FIRST RECONCILIATION AND FIRST COMMUNION
Formation for these two Sacraments is very important, they are the Sacraments that help sustain us in a life of grace as we mature and strive to live our lives in conformity to Christ. For children, preparation for First Reconciliation (also known as First Penance or Confession) and First Communion is a two year process. Formation typically begins in the first grade, although it may begin later, depending on family circumstances. The Sacraments are celebrated during the second year, usually in January and May. Children then continue in faith formation classes, learning about the teachings of Jesus, the teachings of the Church, and our call to be disciples, serve others, and spread the Good News. We do this through celebration of the Sacraments, an on-going life of prayer and service, and continual study and growth in our knowledge of, and relationship with, Jesus.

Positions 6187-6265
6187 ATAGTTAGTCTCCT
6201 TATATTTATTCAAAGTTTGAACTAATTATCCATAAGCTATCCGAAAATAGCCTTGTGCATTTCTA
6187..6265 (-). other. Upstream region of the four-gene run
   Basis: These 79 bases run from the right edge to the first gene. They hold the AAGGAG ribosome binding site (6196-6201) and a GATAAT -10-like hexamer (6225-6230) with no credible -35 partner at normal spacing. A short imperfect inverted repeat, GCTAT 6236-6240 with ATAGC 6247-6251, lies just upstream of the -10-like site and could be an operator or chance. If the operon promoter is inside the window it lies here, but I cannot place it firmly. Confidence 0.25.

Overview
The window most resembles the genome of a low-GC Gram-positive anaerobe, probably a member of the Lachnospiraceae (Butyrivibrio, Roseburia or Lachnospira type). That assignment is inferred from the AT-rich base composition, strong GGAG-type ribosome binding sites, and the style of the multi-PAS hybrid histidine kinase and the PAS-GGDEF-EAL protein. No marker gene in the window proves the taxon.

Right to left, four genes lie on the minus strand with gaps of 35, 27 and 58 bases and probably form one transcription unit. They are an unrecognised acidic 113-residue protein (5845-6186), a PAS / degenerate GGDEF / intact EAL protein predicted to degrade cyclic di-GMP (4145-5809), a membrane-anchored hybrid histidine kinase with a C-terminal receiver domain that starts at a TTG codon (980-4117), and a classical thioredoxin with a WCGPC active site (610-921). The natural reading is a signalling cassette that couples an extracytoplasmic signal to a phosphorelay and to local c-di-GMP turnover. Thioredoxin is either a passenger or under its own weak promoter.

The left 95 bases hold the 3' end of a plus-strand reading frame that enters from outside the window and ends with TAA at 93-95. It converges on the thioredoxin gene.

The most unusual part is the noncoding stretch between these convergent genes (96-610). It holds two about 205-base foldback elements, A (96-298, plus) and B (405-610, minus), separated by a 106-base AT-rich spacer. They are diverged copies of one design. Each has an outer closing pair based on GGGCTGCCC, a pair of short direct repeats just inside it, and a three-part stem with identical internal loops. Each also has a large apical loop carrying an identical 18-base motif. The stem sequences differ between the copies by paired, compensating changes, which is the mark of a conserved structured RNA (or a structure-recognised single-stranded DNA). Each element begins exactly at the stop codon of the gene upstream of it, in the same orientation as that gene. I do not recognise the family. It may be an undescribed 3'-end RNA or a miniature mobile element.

Confirmation preparation takes place during the High School years. It typically begins in the ninth grade and includes retreats, social events, service, and deepening our knowledge and understanding of the faith. The process aims to help youth come to own their faith, to make it real and relevant for their lives. During their Sophomore year, students enter into the proximate preparation, and focus more on learning about the sacrament itself and its meaning and implication for their lives. Once Confirmed, youth are called to further the mission of the Church, which is to evangelize, to help others to come to know the love and joy found in following Christ. This happens as much by their witness, how they live their lives, as by what they say and do. People who have developed a strong relationship with Jesus and who, with the help of the Holy Spirit, strive to do his will in all things, naturally attract the attention of others; they are somehow different, they are grounded in what is most important in life.